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Capacitors & Co - Dielectrics

The step from the **microscopical** to the **macroscopical Maxwell equations** is as fundamental as it is often underestimated. In these problems we will make ourself familiar with the electrostatic version of these equations. We will assume that the electric field induces polarization charges \(\rho_\mathrm{pol}\) in a material as the sources of a **polarization density** \(\mathbf{P}\),\[\begin{eqnarray*} \varepsilon_{0}\nabla\cdot\mathbf{E}\left(\mathbf{r}\right)=\rho\left(\mathbf{r}\right)&=&\rho_{\mathrm{ext}}\left(\mathbf{r}\right)+\rho_{\mathrm{pol}}\left(\mathbf{r}\right)\\&=&\rho_{\mathrm{ext}}\left(\mathbf{r}\right)-\mathrm{div}\mathbf{P}\left(\mathbf{r}\right)\ , \end{eqnarray*}\]such that we are able to introduce a new field, the electric displacement field \(\mathbf{D}\):\[\begin{eqnarray*} \nabla\cdot\left[\varepsilon_{0}\mathbf{E}\left(\mathbf{r}\right)+\mathbf{P}\left(\mathbf{r}\right)\right]&\equiv&\nabla\cdot\mathbf{D}\left(\mathbf{r}\right)\\&=&\rho_{\mathrm{ext}}\left(\mathbf{r}\right) \ . \end{eqnarray*}\]Here, \(\rho_\mathrm{ext}\) corresponds to all charges that do not correspond to polarization charges. Using the **boundary conditions** we can derive from these equations will help us to determine the electrostatic properties of certain dielectric bodies. A special attention will be made to **capacitors** as these are devices we will be able to describe thoroughly.

Important quantities to characterize dielectric materials are the (relative) **permittivity** \(\varepsilon\) and the **suszeptibility** \(\chi\). Both are introduced for linear materials as follows:\[\begin{eqnarray*} \mathbf{D}\left(\mathbf{r}\right)&=&\varepsilon_{0}\mathbf{E}\left(\mathbf{r}\right)+\mathbf{P}\left(\mathbf{r}\right)\\&=&\varepsilon_{0}\mathbf{E}\left(\mathbf{r}\right)+\varepsilon_{0}\chi\left(\mathbf{r}\right)\mathbf{E}\left(\mathbf{r}\right)\\&=&\varepsilon_{0}\varepsilon_{r}\left(\mathbf{r}\right)\mathbf{E}\left(\mathbf{r}\right)\equiv\varepsilon\left(\mathbf{r}\right)\mathbf{E}\left(\mathbf{r}\right)\ . \end{eqnarray*}\]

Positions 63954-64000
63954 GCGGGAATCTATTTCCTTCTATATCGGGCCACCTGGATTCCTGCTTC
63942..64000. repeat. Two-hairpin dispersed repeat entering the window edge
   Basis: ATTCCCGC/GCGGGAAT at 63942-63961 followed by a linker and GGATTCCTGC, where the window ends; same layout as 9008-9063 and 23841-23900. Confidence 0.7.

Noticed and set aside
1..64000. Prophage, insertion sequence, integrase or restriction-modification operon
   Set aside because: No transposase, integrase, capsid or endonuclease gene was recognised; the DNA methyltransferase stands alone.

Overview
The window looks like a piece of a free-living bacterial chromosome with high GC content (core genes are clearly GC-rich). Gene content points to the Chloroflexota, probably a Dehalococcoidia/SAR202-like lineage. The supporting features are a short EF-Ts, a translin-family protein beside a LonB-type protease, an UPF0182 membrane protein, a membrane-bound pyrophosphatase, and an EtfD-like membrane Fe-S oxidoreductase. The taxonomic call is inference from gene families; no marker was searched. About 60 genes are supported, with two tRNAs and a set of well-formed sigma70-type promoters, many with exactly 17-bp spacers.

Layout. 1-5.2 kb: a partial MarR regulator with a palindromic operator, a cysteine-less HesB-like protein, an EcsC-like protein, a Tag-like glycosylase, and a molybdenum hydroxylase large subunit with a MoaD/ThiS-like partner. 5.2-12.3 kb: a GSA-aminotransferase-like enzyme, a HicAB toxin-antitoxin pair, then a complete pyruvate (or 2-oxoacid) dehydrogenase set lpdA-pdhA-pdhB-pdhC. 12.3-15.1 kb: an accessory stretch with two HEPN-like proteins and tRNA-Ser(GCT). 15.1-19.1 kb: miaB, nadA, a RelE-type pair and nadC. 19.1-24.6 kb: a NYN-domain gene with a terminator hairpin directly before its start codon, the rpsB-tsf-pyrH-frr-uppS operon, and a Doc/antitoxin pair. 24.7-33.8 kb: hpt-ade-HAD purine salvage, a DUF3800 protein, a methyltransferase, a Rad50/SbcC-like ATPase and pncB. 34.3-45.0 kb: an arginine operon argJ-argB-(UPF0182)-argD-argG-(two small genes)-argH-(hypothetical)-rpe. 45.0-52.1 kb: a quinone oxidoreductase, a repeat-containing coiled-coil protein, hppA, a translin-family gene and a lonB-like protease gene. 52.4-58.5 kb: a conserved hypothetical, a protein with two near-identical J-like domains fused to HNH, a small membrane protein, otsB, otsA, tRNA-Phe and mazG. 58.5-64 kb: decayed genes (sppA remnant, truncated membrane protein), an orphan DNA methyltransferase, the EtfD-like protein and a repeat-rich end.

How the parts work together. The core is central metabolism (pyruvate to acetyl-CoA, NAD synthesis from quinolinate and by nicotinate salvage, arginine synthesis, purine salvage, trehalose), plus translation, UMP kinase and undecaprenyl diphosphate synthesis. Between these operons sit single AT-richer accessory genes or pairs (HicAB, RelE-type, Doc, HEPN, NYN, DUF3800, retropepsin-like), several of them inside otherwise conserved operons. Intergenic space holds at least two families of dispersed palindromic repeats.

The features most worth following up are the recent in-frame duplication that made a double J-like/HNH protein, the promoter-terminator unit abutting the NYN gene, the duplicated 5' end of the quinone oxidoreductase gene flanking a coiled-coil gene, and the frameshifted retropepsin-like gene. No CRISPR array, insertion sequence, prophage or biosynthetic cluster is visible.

In general, **capacitance calculations** can be quite cumbersome involving complicated integrals. Whenever **symmetries** are present, we may find the capacitances much easier. Learn in this problem how to determine the properties of a spherical capacitor with a **varying parmittivity** of the dielectric.

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In this problem we will encounter the main physical features of dielectric spheres - their **induced field** and **polarizability**. The result is of great interest: understanding the interaction of light with **small particles** is one of the main concerns of **nanophotonics**. It leads to astonishing applications like **cloaking**, improvement of **solar cells** and **lithography** with extreme resolution.

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The **method of image charges** can also be applied to problems including dielectrics. In this problem, a charge in front of an interface between two dielectrics is considered. Find out how to **solve** it and what happens if the charge is put in between the dielectrics.

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**Modern electronic** devices are made of certain fundamental building blocks, for example **capacitors**. Understanding their properties is with respect to their geometrical parameters is of great importance particularly in **electrical engineering**. In this problem we will calculate the features of a coaxial capacitor that contains two different media.

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